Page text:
First and foremost, there is the stigma associated with mental illness. Culturally it is something that is not acknowledged, not even among family. I, myself, come from a family that has lost more than one member to suicide – male and female – and has seen the effects of other debilitating mental illness on relatives. With a history like this, you would think that the conversation could be had, at the very least, among us. However, it is still a topic met with humiliation, secrecy, and, sometimes, outright denial. Add to this the association that to reveal emotions is to reveal weakness, and the “hyper-masculinity” associated with Black manhood; and you have a recipe for centuries of abuse, conflict, and devastation that affects not just Black men, young and old, but the women and children among them. For those who need help or may want to say something, there is no one to listen. Not family or friends.
Another consideration, access – or lack thereof – prevents a disproportionate number of people from receiving the help they so desperately need. While healthcare and access to healthcare has increased over time, it still prevails that those closer to the poverty line – and, thus, have limited access to services – are less likely to get the help they need. Considering there are a disproportionate number of people of color closer to the poverty line than the picture becomes clearer. In fact, the State of America website fact sheet reports that African-Americans have the highest poverty rate at 27.4 percent. This is in comparison to Hispanics at 26.6 percent, and White People at 9.9 percent. Furthermore, according to U.S. Department of Health and Human Services Office of Minority Mental Health, African-Americans who live under the poverty line are three times more likely to report mental distress than those who live above the poverty line.
I could go on, but this just goes to show that there is a very real risk of mental health – such as depression, schizophrenia, anxiety, etc. – among African-Americans, and it deserves to be addressed.
However, little is being done.
So, when Kid Cudi posted his statement, I felt relieved. He is not the first Black man to talk about depression or to have dealt with it. According to the numbers, he is not the first Black person, period, to deal with depression, nor will he be the last. However, what I appreciate is that he is openly discussing the subject. It is a conversation we – all Black people – need to be more willing to have. The negative stigma associated with depression, the “inherent” weakness tied to it, the humiliation we subject our own people to because of it – all needs to end. We are a people who have lived through horrific traumas, and yes we have survived – even thrived – but at some point the scars also need to be mended.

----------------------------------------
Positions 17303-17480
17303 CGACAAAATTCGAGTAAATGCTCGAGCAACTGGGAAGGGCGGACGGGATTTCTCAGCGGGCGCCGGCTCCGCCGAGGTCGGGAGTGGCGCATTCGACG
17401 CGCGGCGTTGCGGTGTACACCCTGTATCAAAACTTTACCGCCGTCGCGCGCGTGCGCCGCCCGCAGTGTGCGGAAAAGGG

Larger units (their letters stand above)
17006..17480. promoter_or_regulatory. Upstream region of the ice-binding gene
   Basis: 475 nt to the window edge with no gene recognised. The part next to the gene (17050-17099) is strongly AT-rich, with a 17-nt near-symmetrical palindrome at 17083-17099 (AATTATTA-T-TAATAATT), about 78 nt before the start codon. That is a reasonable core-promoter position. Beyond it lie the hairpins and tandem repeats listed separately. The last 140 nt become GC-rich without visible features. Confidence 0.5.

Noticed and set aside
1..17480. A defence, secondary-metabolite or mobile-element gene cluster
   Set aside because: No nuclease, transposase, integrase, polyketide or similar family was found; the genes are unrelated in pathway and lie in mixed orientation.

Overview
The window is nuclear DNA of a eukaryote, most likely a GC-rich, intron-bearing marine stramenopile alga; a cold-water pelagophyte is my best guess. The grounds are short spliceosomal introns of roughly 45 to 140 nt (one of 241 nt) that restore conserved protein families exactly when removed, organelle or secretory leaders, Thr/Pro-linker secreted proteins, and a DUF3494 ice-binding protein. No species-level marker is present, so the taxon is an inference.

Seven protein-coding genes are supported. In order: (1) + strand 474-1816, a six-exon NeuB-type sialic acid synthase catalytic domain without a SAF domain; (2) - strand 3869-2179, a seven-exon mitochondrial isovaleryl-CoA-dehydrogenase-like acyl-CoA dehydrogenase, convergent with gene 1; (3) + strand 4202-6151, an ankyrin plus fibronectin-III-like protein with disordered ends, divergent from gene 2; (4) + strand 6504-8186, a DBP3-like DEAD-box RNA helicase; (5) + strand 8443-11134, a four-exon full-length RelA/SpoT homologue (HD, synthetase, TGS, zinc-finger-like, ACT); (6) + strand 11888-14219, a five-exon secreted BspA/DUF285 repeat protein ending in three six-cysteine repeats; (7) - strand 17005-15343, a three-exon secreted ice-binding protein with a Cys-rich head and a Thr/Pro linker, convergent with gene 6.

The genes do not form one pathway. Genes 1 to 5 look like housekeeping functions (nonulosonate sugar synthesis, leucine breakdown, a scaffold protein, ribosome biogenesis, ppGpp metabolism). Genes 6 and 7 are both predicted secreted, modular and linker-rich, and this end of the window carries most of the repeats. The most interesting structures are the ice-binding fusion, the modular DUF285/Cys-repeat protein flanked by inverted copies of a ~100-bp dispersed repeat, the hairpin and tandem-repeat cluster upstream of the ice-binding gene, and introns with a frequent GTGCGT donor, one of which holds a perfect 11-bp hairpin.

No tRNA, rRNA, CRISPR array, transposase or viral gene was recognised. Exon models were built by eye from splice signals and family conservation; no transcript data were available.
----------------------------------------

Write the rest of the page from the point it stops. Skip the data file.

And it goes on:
Being open to conversation, with a loving, empathetic heart could make a huge difference. I ask, if we cannot find a safe space among ourselves, where else can we possibly go?
Conversations on depression and suicide like the one Kid Cudi and others like him are helping to continue could be the difference between a life saved and a life lost.
And that’s what’s most important.
This past Sunday marked the two year anniversary of a beautiful life of promise lost to depression.
I wish I had known there was such a limited amount of time.
I wish I had known we were only going to get eight short years.
I cannot help but reflect upon what signs we may have missed. What triggers were there that we did not see? What could we have said or done differently? Maybe we could have gotten decades more, if only the right words had been said at the right time.
At the risk of sounding like a PSA announcement, I cannot urge you enough to seek help for yourself or anyone who has expressed thoughts of depression or suicide.
Suicide Prevention Hotline: 1-800-273-8255
(Note: This piece was originally written by me for my school project blog, found here. This version has some modifications, but it is all my own original writing.)